There’s a reason Vancouver consistently ranks high in ‘best cities in the world to live’ lists. On the one hand, you have a cosmopolitan, big city buzz, while the other holds mountain views, breezy oceanfront living and the 1000-acre Stanley Park.
Stanley Park is Vancouver’s largest urban park, bigger even than New York’s Central park, attracting roughly 8 million visitors every year. The park is a sanctuary with blossoming gardens, a water park, miniature railway and much more. You could spend days here exploring every facet of its diverse landscape and still not see everything, so we’ve put together just a few of our favourite highlights.
A symbol of Vancouver’s aboriginal heritage, the nine totem poles at Brockton Point are the most visited of Stanley Park’s features. Although the originals were replaced with well-crafted replicas in the 1980s to preserve them, they are still a master craft of artwork, standing proud and foreboding against the vibrancy of the forestry.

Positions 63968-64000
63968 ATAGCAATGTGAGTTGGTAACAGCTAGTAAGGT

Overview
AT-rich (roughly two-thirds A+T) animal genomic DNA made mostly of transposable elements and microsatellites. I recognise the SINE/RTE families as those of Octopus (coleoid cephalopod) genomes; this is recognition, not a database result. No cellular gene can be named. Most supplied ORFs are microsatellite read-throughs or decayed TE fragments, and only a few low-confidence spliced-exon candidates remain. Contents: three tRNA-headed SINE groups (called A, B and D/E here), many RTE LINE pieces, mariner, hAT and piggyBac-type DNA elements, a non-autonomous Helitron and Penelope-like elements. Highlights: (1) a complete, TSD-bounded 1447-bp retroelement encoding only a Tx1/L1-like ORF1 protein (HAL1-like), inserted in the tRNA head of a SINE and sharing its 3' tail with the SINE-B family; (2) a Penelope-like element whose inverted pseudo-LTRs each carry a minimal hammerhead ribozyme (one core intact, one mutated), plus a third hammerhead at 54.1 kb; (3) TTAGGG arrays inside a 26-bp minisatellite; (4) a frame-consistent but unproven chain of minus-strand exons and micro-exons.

Named after Pauline Johnson’s poem ‘Ode to the Lost Lagoon,’ this 41-acre lake is near the base of the park, west of the Georgia Street Entrance. As well as being a nesting ground to the non-native mute swan and Canadian Geese, it’s also home to peacocks and great blue herons.
Particularly beautiful at night is the lit fountain, erected by Robert Harold Williams to commemorate the city’s golden jubilee.
Encircling the perimeter of Stanley Park is the Seawall. It covers roughly 5 miles and is used often by joggers and cyclists, but it’s also a great spot for a romantic walk. Photographers will wonder at the views here, particularly of downtown Vancouver, the North Shore Mountains and the Lions Gate Bridge.
Not only is this a public aquarium, it’s also a centre for marine research, conservation and marine animal rehabilitation. The aquarium is home to over 50,000 animals from across the world, including sea lions, sea otters, dolphins and penguins.